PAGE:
NAB: Want to interact? Dial #YES

YES Communications have a new interactive mobile phone service for radio listeners in the US. Dialling #YES (#937) on a mobile phone connects listeners to a sophisticated voice service that allows them to identify, rate, share and (importantly, no doubt) buy any song that’s been played on participating stations in the last 24 hours. Listeners can also participate in live polls and promotions.

The service goes live in the autumn – and will provide access to play lists from MTV, MTV2, VH1 and 2,500 radio stations. The service will therefore need to keep track of 600,000 songs in a 24 hour period.

The YES service is free to radio stations and costs the user US$0.79 (€0.66) per call, plus US$0.20 (€0.17) per minute. Radio stations then get a cut of the revenue for promoting the service.
“YES turns more than 600,000 songs per day into advertisements for themselves. The 2,500 stations we offer have about 75 million listeners at any given moment, so we provide a response platform for 45 trillion impressions every day,” said Daniel Goldscheider, CEO of YES Networks, Inc. “It will be a great tool for radio to turn listeners into active participants, to get deeper insight and to open a new and recurring revenue stream.”

The service reminded us vaguely of Visual Radio, but seems somewhat backward by comparison with Nokia’s project.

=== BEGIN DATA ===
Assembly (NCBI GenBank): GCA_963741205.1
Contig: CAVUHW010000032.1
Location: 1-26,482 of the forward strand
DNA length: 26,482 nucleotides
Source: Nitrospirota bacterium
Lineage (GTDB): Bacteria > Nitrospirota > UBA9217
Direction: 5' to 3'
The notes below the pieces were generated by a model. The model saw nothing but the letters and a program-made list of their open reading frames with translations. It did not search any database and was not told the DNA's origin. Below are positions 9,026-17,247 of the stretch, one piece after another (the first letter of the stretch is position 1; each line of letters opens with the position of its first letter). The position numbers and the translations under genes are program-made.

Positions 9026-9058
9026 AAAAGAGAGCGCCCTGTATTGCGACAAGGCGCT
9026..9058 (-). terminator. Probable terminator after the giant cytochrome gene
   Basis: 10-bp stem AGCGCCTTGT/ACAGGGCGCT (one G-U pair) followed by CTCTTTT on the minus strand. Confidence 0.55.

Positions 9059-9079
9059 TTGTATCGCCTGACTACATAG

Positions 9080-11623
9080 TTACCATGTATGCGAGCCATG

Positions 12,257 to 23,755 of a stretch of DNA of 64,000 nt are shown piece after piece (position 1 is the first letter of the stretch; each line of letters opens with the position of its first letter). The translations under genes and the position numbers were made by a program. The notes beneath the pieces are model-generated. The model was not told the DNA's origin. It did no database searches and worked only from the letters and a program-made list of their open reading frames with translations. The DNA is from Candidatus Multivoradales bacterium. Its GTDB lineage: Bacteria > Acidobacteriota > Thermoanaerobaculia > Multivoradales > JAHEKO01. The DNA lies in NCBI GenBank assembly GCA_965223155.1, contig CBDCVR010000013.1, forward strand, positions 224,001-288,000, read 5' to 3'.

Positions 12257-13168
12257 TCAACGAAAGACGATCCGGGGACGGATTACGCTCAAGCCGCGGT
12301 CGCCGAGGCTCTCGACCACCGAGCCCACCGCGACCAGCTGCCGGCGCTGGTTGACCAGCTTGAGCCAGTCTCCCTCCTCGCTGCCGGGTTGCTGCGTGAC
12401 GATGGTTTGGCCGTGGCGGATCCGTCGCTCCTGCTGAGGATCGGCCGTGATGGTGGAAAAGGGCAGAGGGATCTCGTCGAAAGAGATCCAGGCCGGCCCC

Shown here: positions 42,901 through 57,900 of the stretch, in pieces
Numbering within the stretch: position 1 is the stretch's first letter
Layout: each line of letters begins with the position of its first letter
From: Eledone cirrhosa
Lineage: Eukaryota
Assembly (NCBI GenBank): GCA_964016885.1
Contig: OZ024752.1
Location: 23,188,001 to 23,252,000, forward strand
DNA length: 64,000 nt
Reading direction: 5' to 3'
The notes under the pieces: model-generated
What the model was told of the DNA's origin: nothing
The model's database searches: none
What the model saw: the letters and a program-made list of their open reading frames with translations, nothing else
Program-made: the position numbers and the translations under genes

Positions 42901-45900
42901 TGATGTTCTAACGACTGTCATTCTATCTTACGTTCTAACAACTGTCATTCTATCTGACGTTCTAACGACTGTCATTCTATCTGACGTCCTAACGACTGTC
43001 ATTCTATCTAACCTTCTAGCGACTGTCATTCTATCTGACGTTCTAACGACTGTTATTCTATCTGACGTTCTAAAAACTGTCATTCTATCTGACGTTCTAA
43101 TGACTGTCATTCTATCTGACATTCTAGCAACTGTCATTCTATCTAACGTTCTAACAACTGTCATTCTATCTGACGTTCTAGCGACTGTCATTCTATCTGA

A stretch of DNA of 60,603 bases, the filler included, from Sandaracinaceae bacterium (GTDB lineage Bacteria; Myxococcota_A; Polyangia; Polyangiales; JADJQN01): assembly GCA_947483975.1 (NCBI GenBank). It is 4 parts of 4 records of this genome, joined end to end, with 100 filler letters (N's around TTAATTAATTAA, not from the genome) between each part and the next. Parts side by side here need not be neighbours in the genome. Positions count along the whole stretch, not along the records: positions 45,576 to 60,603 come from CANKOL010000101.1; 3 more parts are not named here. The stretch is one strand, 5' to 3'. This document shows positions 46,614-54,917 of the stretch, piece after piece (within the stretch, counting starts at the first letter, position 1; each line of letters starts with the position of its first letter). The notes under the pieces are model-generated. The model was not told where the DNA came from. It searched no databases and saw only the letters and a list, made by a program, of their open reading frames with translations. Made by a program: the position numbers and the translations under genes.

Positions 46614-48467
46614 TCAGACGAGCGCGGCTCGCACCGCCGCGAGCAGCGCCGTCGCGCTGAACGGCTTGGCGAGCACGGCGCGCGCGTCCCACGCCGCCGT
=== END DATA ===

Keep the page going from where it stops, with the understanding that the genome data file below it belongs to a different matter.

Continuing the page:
As previously reported, Nokia are rolling out Visual Radio to stations in Helsinki, allowing users to view video, take part in polls, quizzes and games, and download songs, ringtones and graphics. Whilst the number of tracks that YES deals with is certainly impressive, the service itself trails way behind Visual Radio in terms of scope and interactivity – we believe it’s another strong indicator that the mobile phone market is far less well-developed in the USA.

We don’t think the Finns will be losing any sleep over this one.

Yes Communications

A demo of Visual Radio

Published by

Fraser Lovatt

Fraser Lovatt has spent the last fifteen years working in publishing, TV and the Internet in various capacities, and believes that they will be seperate platforms for at least a while yet. His main interests at the moment are exploring where Linux is taking home entertainment and how technology is conferring technical skills on more and more people. Fraser Lovatt was born in the same year that 2001: A Space Odyssey was delighting and confusing people in the cinemas, and developed a lifelong love of technology as soon as he realised that things could be taken apart, sometimes put back together again, but mostly left in bits or made into something the original designer hadn't quite planned upon. At school he was definitely in the ZX Spectrum/Magpie/BMX camp, rather than the BBC Micro/Blue Peter/well-behaved group. This is all deeply ironic as he later went on to spend nine years working at the BBC. After a few years of working as a bookseller in Scotland, ("Back when it was actually a skilled profession" he'll tell anyone still listening), he moved to England for reasons he can't quite explain adequately to himself. After a couple of publishing jobs punctuated by sporadic bursts of travelling and photography came the aforementioned nine years at the BBC where he specialised in internet technologies and video. These days his primary interests are Java, Linux, videogames and pies - and if they're not candidates for convergence, then what is?